People in Colorado and across the nation who seem to "have it all" with wealth and all the benefits of being a high-profile couple can experience marital strife. For many, this will result in a divorce. A high asset divorce has different concerns for the parties and these must be mitigated as the process moves forward. Even in cases where the couple proclaims their friendship and that they plan to avoid rancor and dispute in any part of the process can suddenly face concerns and struggles as the process moves forward. Even those who are of lesser means can take lessons from a high asset divorce.
In a Colorado divorce, the main issues that must be navigated generally involve support of a former spouse and children. Property division will also come to the forefront. Much of that involves tangible items about which it is relatively easy to formulate a monetary value. This can include motor vehicles, residential properties, investment properties and businesses. Other items are not so easy to assess. That includes collectibles, artwork and more. When couples are in dispute during their divorce and are unsure of how to value and adequately split properties in this category, legal help is vital.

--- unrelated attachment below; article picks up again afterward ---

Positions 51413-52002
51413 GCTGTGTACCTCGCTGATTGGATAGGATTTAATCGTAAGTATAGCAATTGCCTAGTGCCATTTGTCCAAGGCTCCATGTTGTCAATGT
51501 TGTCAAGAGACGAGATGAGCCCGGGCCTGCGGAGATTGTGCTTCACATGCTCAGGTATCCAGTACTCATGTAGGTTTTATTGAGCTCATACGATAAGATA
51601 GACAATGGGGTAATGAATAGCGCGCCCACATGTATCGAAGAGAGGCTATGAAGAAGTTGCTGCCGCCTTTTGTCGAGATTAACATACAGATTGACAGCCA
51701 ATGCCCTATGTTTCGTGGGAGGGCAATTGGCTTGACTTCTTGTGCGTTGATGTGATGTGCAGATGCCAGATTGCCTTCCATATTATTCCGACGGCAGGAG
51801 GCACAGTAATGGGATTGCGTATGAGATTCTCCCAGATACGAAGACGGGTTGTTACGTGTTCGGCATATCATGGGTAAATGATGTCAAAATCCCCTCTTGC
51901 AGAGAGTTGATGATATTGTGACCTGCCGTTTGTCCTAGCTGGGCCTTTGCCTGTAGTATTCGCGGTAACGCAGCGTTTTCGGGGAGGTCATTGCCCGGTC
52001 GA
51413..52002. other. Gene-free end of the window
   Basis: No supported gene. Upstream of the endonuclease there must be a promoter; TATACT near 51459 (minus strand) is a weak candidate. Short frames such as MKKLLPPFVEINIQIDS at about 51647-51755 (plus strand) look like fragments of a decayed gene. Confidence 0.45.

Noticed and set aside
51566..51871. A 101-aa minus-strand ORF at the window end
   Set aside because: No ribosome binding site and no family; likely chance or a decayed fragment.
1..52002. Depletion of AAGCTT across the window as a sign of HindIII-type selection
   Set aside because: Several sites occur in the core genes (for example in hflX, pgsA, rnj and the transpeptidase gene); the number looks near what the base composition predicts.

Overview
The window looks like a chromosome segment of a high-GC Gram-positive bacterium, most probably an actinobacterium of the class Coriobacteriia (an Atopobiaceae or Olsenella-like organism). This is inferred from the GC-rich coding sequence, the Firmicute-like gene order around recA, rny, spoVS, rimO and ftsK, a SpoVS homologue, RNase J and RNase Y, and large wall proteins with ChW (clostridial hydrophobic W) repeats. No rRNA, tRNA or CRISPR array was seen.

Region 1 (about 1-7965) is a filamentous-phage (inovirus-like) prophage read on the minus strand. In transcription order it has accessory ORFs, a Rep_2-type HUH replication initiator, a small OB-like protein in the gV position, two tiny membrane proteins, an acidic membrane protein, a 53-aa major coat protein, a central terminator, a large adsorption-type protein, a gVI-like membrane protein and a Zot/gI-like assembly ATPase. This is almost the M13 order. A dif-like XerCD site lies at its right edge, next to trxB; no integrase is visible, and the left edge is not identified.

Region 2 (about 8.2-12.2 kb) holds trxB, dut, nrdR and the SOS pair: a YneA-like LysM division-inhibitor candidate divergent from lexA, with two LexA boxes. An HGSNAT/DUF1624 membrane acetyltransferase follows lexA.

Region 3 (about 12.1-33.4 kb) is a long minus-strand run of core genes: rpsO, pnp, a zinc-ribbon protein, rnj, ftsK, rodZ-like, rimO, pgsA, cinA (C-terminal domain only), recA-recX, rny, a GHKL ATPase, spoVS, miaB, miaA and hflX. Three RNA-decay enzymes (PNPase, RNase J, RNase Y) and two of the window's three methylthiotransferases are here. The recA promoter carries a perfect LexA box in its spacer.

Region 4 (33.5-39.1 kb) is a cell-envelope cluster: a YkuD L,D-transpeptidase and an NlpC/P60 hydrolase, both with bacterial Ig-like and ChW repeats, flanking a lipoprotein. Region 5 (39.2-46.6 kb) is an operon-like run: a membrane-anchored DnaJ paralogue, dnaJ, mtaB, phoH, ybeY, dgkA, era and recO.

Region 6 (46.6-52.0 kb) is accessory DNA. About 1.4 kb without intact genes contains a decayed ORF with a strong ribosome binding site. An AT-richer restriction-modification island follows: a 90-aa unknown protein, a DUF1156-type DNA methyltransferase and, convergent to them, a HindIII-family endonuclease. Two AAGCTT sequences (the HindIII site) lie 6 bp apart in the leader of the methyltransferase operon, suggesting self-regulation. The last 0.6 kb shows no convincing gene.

Custody disagreements in Colorado are often classified as disputes between parents who are getting a divorce or have already parted ways. However, there are other people in the child's life who will want to pursue custody and visitation rights. Frequently, this involves the child's grandparents. Various factors are key when determining if the grandparent can get custody and visitation rights and understanding how state law assesses these matters is crucial to all parties.
Many Colorado couples who are considering a divorce do not do so based on a single incident. It is a wide range of issues that finally come to a head and spark the final determination that the marriage is unsalvageable and it would be better for everyone if they part ways. However, timing frequently plays a critical role in when a couple says that it is enough.